AT&T executives are celebrating the government’s new tax law that allows U.S. corporations to repatriate offshore earnings at a lower tax rate. During AT&T’s fourth quarter 2017 earnings call with investors yesterday, CEO Randall Stephenson said the tax reform will result in an extra $1 billion in capital expenditures bringing AT&T’s anticipated capex spending for 2018 to $23 billion (excluding the $2 billion investment in FirstNet).
Stephenson said the extra $1 billion will likely be funneled toward fiber deployment, which the company will need to supplement its 5G network. The company already has a fiber footprint of more than 1.1 million global route miles.
Interestingly, AT&T also said that it expects the new tax law and accompanying lower tax rate will result in about $3 billion more in free cash flow for operations.
The company reported consolidated revenues of $41.7 billion in the fourth quarter compared to $41.8 billion a year ago. Net income for the quarter was $19 billion, compared to $2.4 billion in the year ago quarter. The company said that the dramatic difference is attributable to the Tax Cuts and Jobs Act especially related to the re-measurement of deferred tax liabilities.
For the full year, AT&T reported consolidated revenue of $160.5 billion compared to $163.8 billion a year ago. The company said the drop in revenue was due to declines in the wireline business and in wireless service revenues.
5G Will Launch With a Puck?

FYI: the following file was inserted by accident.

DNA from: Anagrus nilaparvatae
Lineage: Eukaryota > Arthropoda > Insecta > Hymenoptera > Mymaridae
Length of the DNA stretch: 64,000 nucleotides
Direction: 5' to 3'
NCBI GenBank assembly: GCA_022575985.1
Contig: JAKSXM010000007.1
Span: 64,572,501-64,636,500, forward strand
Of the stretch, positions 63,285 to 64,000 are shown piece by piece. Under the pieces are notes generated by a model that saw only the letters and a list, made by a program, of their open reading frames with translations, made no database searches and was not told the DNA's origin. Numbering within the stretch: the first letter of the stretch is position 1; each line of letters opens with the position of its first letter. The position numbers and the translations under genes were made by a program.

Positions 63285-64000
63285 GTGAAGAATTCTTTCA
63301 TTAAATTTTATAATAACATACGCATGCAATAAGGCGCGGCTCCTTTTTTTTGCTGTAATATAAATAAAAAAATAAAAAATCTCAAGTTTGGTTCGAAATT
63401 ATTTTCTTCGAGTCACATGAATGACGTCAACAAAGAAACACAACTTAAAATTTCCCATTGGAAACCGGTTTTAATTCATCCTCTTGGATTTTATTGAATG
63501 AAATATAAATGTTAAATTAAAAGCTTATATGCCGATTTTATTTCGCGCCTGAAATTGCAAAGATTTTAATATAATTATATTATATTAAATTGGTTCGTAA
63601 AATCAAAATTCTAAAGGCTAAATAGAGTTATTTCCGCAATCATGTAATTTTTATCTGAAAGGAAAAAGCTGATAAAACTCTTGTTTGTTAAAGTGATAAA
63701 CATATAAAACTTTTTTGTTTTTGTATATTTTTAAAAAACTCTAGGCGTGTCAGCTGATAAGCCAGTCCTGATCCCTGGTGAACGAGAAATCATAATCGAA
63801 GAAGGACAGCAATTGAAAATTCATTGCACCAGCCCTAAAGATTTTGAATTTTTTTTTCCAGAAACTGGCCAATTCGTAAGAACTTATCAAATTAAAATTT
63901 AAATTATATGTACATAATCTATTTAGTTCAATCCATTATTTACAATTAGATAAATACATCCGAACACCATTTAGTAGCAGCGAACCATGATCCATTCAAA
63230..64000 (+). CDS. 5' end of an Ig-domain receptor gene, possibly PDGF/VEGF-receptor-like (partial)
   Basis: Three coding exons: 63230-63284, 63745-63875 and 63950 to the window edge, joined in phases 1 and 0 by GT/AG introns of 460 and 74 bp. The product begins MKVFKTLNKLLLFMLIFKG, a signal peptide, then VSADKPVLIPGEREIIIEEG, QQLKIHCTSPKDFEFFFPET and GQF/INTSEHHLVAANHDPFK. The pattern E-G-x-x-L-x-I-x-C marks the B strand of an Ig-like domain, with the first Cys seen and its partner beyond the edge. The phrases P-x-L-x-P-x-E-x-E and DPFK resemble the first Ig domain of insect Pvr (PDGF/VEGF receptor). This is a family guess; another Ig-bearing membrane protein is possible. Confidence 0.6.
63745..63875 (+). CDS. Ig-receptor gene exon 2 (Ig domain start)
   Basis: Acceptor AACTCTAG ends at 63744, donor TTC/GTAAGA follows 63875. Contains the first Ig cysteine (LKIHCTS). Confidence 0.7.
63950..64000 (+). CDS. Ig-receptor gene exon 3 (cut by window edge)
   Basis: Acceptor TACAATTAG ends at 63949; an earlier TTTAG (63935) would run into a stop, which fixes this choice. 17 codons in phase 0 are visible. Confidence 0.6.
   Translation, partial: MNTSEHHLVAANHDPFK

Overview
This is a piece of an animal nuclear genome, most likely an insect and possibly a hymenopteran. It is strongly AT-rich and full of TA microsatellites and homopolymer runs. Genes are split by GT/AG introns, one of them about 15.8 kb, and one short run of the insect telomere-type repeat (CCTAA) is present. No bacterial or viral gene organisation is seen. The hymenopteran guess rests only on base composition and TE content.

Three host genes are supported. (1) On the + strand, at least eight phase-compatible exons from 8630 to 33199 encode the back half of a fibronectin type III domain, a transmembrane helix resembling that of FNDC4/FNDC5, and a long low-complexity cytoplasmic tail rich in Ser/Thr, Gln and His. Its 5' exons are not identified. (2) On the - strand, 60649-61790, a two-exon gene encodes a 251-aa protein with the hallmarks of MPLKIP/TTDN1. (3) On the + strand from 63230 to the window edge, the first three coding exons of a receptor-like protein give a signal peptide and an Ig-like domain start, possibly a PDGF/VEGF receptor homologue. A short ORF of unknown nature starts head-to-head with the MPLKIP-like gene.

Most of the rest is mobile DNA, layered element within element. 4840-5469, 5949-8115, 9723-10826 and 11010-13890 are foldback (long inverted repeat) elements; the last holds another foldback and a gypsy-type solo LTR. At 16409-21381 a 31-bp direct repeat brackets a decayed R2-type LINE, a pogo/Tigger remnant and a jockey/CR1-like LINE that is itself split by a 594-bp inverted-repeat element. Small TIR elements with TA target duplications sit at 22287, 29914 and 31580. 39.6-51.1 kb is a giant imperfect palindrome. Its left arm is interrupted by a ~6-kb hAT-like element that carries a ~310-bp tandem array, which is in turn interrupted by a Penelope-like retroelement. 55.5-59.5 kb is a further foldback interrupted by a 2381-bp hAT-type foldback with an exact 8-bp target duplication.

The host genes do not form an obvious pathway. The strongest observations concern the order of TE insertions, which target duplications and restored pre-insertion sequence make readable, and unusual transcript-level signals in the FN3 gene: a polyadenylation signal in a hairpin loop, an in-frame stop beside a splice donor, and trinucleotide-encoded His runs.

Stephenson touted the fact that the company is planning to launch mobile 5G later this year in 12 markets. But he noted that 5G smartphones will probably not be available when the company launches its network. Instead AT&T will sell what Stephenson called a “puck,” or what is more commonly known as a mobile hotspot. “Getting handsets at scale penetrated in the market is slow,” he said.
According to Steve Vachon, analyst with Technology Business Research, AT&T may gain bragging rights for being the first operator to launch mobile 5G in the U.S. but the revenue generation opportunities will be limited initially. In a research note, Vachon said that Internet of Things (IoT) use cases that require 5G connectivity, like autonomous cars and advanced healthcare solutions, will not be prevalent for at least a few more years.
Vachon said that AT&T will initially have the greatest benefit from better performance and cost efficiencies.
That may be why Stephenson said during the investor call that he thinks the most exciting use case will be having a nationwide broadband footprint that could serve as a fixed line replacement. Stephenson also noted that applications like autonomous cars and virtual reality will depend upon low latency in the network combined with a distributed cloud. Those are two areas that he believes AT&T will shine because of the way it has focused on virtualizing its network.
He also noted that AT&T achieved its goal of virtualizing 55 percent of its network by year-end 2017, this is up from 34 percent at year-end 2016.